06/23/2013 01:24 EDT | Updated 08/23/2013 05:12 EDT

Cluster bomb bill in limbo after House rises, as opponents eye amendments

OTTAWA - Opposition parties and non-governmental organizations are hoping Parliament's summer recess might buy time to amend a controversial bill that would see Canada join a treaty to ban deadly cluster bombs.

The bill, intended to make Canada a full party to the Convention on Cluster Munitions, fell into limbo last week when the House of Commons adjourned for the summer. It could die outright if the Conservative government wipes the legislative agenda clean by proroguing Parliament over the summer.

Canada signed the convention in 2008, but the legislation to ratify it was introduced by the Conservatives just last year.

The bill, introduced in the Senate, passed second reading in the Commons less than a week before the summer recess. The bill was headed for hearings at the Commons foreign affairs committee.

The legislation has sparked criticism because it contains a provision that would allow the Canadian Forces to be involved in the use of cluster bombs in joint operations with the United States, which has opted out of the convention.

Opposition parties in both houses of Parliament, as well as a large coalition of non-governmental organizations and international groups, say that undermines the spirit and intent of the treaty — banning a dangerous military weapon that has proven particularly harmful to civilians.

A single cluster bomb contains hundreds of smaller, baseball-sized explosives that can lay dormant for decades, endangering innocent civilians — particularly young children, who are drawn to the brightly coloured bomblets.

NDP foreign affairs critic Paul Dewar said he'd rather see the treaty go unratified than proceed with a flawed piece of legislation.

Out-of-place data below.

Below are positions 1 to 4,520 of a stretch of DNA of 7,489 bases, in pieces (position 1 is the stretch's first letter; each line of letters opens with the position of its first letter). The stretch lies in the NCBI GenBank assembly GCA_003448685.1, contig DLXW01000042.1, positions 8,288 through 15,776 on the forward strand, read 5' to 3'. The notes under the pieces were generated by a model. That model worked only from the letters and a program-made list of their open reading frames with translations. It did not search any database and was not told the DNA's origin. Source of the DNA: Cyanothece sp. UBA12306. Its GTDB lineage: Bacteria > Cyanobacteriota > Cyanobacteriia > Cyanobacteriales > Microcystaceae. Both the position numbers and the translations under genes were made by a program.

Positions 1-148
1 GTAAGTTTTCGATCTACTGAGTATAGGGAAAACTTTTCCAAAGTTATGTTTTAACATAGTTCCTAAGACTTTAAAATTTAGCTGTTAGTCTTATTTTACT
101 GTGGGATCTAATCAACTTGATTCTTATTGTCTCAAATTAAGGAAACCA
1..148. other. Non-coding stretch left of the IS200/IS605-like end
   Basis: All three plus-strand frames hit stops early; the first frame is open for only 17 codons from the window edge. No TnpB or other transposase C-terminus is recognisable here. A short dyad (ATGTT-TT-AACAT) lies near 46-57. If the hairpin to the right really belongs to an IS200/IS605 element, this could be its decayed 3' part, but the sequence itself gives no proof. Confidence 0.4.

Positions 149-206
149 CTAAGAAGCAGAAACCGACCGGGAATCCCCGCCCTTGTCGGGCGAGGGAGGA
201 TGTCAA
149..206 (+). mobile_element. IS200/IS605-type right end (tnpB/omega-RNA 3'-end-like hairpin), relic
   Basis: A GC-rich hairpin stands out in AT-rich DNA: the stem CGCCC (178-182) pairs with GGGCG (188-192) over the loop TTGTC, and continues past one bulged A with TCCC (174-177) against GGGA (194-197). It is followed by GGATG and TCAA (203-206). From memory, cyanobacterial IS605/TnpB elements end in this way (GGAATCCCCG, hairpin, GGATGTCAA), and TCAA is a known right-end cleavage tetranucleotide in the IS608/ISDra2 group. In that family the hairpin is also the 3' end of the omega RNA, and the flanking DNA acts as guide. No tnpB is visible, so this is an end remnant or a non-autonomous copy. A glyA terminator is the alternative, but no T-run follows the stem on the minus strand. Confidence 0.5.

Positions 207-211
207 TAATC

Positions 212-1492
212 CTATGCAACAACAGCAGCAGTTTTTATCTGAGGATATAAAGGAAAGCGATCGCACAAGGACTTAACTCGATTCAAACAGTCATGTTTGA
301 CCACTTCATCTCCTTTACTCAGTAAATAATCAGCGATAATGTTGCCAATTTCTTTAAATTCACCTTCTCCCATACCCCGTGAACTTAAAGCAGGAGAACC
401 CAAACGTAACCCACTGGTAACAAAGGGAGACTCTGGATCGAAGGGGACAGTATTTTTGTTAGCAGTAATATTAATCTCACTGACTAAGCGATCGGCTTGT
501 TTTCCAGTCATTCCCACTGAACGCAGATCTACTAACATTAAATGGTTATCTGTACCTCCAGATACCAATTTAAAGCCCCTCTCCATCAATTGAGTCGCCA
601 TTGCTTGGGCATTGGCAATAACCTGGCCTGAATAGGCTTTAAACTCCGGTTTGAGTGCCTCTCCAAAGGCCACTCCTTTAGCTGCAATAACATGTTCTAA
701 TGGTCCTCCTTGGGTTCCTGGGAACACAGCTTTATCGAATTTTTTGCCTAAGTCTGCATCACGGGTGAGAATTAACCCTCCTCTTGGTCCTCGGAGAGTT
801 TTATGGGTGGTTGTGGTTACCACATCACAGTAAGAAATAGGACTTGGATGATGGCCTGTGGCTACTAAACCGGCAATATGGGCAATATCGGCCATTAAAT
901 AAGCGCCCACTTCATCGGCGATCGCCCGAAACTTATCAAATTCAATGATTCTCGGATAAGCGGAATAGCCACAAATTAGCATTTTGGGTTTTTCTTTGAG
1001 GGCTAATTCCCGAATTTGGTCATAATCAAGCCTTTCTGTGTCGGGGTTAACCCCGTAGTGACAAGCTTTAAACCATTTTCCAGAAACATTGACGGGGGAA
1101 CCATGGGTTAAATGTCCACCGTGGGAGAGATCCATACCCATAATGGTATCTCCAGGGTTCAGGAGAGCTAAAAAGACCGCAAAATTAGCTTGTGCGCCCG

"Unless the government is willing to amend it, I don't want to see it pass at all," Dewar said. "If they're willing to listen to reason and amend it, otherwise no, it's a matter of stopping it in its tracks."

Liberal Sen. Elizabeth Hubley, who led a failed bid for amendments in the upper chamber last year, agreed that it would be better that the bill not pass than become law in its current form.

"It just takes the spirit and the intent of the convention and completely destroys it," Hubley said. "Anything that would take this off the agenda, I would say that's good."

"We will start over."

Because it was introduced in the Senate, Hubley said there's a chance the bill could survive prorogation. Should it return to the upper house, she said she hopes the fight to amend it would find new life.

There is wide speculation that Prime Minister Stephen Harper will prorogue Parliament in order to hit the reset button on a raucous spring session that saw his government plagued by the Senate spending scandal and a plunge in the polls.

The Harper government has repeatedly defended the bill, arguing that it preserves the need for Canadian troops to work with those of their top ally, the U.S.

Defence Minister Peter MacKay has called the proposed legislation "an honourable compromise."

But Hubley said the bill creates a "moral dilemma" for Canadian troops.

"If, on one hand, they know their country is against it, but on the other hand, they're permitted to use them, that is putting an unfair onus on our military."

Paul Hannon, the executive director of Mines Action Canada, said the bill in its current form "has the potential to discourage other countries from joining the treaty as well as sending mixed messages about Canada's commitment" to disarmament.

Hannon said he believes the government can be persuaded to amend the bill if it hears testimony from international experts at the Commons foreign affairs committee.

"Doing so would be consistent with our humanitarian traditions and long-standing practice of protecting innocent civilians from conflict," he said.

"It just takes a little courage from MPs to close the loopholes and gaps created by the drafters of the legislation."

In recent interviews with The Canadian Press, a senior diplomat from Norway and a lawyer with the International Committee of the Red Cross raised questions about whether the Canadian bill conforms to the spirit and intent of the convention.